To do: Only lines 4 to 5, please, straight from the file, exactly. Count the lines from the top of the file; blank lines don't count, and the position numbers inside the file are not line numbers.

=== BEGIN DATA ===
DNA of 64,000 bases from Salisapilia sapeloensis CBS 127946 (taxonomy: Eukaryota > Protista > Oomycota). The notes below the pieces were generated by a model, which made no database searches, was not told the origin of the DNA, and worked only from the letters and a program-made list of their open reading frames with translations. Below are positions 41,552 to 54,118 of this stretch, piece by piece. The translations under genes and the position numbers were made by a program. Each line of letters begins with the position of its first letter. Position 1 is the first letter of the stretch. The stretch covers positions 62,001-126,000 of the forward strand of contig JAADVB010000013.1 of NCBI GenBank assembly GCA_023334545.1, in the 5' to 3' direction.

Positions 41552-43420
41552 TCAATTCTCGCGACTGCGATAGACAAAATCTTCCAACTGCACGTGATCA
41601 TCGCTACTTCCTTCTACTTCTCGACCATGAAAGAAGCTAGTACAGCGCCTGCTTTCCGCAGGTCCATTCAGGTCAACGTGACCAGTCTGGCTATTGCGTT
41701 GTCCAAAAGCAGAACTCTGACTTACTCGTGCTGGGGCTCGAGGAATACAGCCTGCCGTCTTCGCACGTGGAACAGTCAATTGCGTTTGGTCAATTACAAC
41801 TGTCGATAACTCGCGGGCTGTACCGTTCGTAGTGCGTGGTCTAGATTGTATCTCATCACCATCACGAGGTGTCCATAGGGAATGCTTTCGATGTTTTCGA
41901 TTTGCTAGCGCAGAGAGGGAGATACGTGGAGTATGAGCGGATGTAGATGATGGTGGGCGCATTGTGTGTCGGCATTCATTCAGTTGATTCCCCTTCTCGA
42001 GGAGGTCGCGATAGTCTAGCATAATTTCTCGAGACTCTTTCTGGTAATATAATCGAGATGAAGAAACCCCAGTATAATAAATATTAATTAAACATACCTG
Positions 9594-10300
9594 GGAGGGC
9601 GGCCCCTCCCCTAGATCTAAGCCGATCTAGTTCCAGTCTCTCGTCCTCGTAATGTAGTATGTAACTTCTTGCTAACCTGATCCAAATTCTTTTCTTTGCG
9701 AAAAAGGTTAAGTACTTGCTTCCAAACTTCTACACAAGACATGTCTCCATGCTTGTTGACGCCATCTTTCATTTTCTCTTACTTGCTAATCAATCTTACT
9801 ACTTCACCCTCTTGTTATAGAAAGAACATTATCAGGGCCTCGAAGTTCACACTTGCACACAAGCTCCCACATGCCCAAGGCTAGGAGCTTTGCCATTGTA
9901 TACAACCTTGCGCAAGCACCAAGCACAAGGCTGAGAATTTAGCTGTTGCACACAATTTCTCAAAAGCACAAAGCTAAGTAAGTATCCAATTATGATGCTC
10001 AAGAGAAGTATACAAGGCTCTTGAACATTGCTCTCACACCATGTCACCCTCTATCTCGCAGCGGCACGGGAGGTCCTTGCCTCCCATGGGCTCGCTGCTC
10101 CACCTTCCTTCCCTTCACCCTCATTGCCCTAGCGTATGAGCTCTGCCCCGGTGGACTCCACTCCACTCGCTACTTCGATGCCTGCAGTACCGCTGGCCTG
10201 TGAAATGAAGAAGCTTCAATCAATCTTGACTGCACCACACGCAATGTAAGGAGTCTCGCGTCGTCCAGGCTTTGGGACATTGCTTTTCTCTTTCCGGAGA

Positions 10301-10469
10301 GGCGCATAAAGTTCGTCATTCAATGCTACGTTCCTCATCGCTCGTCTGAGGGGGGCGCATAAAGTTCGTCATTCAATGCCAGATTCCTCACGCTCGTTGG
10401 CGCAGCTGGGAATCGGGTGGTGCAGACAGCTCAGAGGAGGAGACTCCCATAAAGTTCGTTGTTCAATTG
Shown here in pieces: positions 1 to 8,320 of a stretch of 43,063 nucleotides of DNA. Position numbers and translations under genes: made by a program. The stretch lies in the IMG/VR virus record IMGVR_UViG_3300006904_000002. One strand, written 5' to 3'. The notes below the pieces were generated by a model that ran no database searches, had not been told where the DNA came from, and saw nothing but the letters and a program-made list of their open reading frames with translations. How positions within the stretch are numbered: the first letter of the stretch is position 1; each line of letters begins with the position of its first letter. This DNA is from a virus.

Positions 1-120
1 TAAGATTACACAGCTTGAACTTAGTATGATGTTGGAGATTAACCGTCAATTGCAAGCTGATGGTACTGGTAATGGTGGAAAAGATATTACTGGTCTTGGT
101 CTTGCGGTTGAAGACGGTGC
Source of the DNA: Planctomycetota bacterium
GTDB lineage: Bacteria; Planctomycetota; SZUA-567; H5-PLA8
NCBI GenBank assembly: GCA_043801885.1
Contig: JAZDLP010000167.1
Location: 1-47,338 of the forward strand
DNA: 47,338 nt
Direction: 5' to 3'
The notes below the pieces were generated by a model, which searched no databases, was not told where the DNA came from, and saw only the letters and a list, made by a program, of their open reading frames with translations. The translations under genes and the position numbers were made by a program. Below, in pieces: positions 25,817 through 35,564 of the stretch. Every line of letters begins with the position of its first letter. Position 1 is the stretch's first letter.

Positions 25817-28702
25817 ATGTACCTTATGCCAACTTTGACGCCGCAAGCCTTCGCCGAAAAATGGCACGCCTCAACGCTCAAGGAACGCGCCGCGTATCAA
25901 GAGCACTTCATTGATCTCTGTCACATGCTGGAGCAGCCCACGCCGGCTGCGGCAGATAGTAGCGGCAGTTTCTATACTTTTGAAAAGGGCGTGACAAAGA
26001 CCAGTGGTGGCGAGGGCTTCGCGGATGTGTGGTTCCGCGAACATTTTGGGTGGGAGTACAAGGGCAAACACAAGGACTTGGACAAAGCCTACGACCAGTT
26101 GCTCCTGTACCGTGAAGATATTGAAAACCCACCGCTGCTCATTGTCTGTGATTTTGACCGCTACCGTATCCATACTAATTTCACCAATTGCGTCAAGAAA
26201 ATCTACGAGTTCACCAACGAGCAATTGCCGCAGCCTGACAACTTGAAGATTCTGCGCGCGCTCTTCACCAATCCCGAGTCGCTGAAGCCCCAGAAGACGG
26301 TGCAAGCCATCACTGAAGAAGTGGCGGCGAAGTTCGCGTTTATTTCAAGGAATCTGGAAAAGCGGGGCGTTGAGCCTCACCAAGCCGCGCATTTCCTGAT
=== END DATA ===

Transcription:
41601 TCGCTACTTCCTTCTACTTCTCGACCATGAAAGAAGCTAGTACAGCGCCTGCTTTCCGCAGGTCCATTCAGGTCAACGTGACCAGTCTGGCTATTGCGTT
41701 GTCCAAAAGCAGAACTCTGACTTACTCGTGCTGGGGCTCGAGGAATACAGCCTGCCGTCTTCGCACGTGGAACAGTCAATTGCGTTTGGTCAATTACAAC